Cover image for Denied, detained, deported : stories from the dark side of American immigration
Title:
Denied, detained, deported : stories from the dark side of American immigration
ISBN:
9781426303326
Publication Information:
Washington, D.C. : National Geographic, c2009.
Physical Description:
111 p. : ill., maps ; 27 cm.
Contents:
Excluded : "Unguarded stand our gates" -- Deported : "Nowhere at home" -- Denied : "A voyage of doom" -- Detained : "Uncertainty was all we knew" -- Exploited : "When we want you, we'll call you" -- Afterword.
Reading Level:
1170 L Lexile
Summary:
An award-winning author examines the history of American immigration--a critical topic in 21st century America--particularly those lesser-known stories of immigrants who were denied entrance into the States or detained for security reasons.
Holds:

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Summary

Summary

With painstaking research, an unerring eye for just the right illustration, and her unique narrative style, award-winning author Ann Bausum makes the history of immigration in America come alive for young people. The story of America has always been shaped by people from all corners of the Earth who came in search of a better life and a brighter future. Immigration remains one of the critical topics in 21st century America, and how our children learn the lessons of the past will shape all our futures.

The patriotic stories of hope that shape most immigration books are supplemented here by the lesser-known stories of those denied, detained, and deported. Ann Bausum's compelling book presents a revealing series of snapshots from the dark side of immigration history including:

* Immigrants Denied: The St. Louis, a ship filled with Jewish refugees from Nazi Germany sought refuge in American ports and was turned away, condemning many of its passengers to ultimately perish in the Holocaust.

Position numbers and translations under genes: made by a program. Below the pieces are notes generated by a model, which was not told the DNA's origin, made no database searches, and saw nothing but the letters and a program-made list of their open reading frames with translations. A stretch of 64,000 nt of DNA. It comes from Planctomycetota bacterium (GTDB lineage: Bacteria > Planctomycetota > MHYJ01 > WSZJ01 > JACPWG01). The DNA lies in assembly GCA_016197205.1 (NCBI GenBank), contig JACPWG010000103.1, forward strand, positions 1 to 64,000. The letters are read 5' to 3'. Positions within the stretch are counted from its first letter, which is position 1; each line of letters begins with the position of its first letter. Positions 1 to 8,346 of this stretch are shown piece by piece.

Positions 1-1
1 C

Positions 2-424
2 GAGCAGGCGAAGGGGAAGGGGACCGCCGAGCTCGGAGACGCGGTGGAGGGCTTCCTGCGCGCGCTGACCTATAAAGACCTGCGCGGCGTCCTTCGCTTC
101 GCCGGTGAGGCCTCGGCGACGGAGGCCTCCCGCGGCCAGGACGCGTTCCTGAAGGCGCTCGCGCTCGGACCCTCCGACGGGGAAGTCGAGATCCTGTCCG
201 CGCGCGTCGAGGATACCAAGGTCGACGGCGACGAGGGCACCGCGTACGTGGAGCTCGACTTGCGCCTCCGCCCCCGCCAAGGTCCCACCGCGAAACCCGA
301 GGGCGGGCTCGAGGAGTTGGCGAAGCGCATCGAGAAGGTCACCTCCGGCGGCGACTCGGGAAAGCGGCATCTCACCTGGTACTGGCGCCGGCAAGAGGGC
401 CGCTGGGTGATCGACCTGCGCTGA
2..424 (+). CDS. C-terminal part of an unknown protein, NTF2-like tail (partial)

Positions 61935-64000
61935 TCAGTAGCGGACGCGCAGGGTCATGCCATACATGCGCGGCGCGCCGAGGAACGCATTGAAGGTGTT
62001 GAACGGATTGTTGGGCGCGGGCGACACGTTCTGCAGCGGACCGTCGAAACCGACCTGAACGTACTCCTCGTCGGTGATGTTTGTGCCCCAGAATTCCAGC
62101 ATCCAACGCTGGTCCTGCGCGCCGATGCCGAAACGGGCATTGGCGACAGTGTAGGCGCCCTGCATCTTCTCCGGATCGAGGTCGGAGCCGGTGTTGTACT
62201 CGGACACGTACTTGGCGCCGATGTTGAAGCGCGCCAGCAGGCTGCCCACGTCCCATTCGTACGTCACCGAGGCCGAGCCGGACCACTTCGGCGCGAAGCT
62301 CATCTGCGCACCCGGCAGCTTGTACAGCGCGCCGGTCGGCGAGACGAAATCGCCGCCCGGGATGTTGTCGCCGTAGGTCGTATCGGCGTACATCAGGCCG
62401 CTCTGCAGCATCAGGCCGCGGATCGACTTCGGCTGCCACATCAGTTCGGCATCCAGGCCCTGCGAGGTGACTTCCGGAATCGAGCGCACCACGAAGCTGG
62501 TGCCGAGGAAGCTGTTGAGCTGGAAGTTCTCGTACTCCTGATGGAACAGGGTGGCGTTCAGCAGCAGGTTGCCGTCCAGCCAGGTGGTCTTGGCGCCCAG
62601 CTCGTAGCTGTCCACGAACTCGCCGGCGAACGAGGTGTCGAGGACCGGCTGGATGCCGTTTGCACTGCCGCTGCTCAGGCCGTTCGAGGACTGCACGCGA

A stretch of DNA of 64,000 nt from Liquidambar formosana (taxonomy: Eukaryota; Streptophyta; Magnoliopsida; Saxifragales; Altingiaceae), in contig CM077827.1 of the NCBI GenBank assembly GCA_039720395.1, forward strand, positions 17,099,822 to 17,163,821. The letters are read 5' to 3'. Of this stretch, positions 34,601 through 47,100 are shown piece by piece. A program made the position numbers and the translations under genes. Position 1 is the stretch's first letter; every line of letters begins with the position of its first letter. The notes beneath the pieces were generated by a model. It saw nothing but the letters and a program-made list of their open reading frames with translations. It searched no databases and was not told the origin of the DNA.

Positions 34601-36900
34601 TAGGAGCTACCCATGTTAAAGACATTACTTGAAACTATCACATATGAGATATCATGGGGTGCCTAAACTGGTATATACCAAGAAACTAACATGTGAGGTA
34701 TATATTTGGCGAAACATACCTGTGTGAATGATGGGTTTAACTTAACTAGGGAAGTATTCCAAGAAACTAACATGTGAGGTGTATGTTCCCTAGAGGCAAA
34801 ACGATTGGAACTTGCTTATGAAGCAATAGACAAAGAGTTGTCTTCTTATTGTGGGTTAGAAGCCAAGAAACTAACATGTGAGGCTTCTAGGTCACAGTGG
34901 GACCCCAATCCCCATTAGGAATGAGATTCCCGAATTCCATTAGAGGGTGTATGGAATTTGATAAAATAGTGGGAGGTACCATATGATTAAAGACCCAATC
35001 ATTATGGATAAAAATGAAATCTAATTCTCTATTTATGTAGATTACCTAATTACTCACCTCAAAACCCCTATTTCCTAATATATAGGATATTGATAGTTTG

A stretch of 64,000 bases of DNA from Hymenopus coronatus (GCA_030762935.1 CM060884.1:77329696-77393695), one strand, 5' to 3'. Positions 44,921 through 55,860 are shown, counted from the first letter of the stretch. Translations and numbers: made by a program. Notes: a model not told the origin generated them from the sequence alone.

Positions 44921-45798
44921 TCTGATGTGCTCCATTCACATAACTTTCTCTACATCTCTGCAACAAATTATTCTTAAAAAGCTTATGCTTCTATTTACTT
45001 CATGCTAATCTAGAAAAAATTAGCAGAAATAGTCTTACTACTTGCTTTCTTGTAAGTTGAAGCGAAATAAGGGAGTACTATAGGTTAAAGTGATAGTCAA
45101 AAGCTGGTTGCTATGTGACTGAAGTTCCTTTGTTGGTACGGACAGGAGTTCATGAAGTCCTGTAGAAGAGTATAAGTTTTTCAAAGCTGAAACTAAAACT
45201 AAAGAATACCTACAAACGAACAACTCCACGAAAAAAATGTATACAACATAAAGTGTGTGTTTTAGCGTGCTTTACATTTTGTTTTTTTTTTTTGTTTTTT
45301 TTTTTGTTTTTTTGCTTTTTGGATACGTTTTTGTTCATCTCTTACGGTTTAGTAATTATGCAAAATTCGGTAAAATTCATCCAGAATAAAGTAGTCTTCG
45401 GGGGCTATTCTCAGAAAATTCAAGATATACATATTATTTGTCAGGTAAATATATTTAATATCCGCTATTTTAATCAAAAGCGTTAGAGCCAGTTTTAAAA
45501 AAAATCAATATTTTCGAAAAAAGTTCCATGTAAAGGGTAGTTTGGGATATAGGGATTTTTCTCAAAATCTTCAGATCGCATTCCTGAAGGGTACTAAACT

* Immigrants Detained: Japanese-Americans were rounded up during World War II and placed in detention centers--regardless of their patriotism--for security reasons.
* Immigrants Deported: Emma Goldman was branded a dangerous extremist and sent back to Russia in 1919, after living 30 years in the United States.


Ann Bausum creates a bridge from the lessons of the past to the present with fascinating analysis of how our past has influenced modern events and current views on immigration.

National Geographic supports K-12 educators with ELA Common Core Resources.
Visit www.natgeoed.org/commoncore for more information.


Author Notes

Ann Bausum is the daughter of a history professor, and she grew up with a love of American history and a passion for research. This award-winning author has published several books for National Geographic Books, including the acclaimed reference book, Our Country's First Ladies. Another of her titles, Freedom Riders, was named a Sibert Honor Book. She lives in Beloit, WI.


Reviews 4

School Library Journal Review

Starred Review. Gr 5-9-Opening with Emma Lazarus's famous poem, "The New Colossus," and a powerful response poem by Naomi Shihab Nye, this volume deals frankly with the more troubling aspects of United States immigration policy. The author chose the stories of three immigrants. Each one stands alone, but read together they show a disturbing trend. Twelve-year-old German-Jew Herb Karliner was denied entry to the United States at the border when he attempted to escape Nazi Germany. Sixteen-year-old Japanese-American Mary Matsuda was detained with the rest of her family during World War II. Labor-activist Emma Goldman was deported for her "un-American" views. Each story explores parallels in the present day. The themes of the three stories are unified by the introduction and conclusion, which deal with Chinese immigration during the late 19th century and the history of immigration across the southern border of the United States, respectively. Photographs throughout will help students relate to the narrative. An extensive time line and a resource guide are included. This book is not intended to cover the entire topic of immigration, but instead focuses solely on instances in which the United States appears to have made mistakes. The author even takes time to explore possible negative consequences of making the "better" decision, acknowledging that it's impossible to know what unforeseen outcomes would have resulted. While narrow in its focus, this is an interesting and readable book, well worth purchasing for any collection.-Kristin Anderson, Columbus Metropolitan Library System, OH (c) Copyright 2010. Library Journals LLC, a wholly owned subsidiary of Media Source, Inc. No redistribution permitted.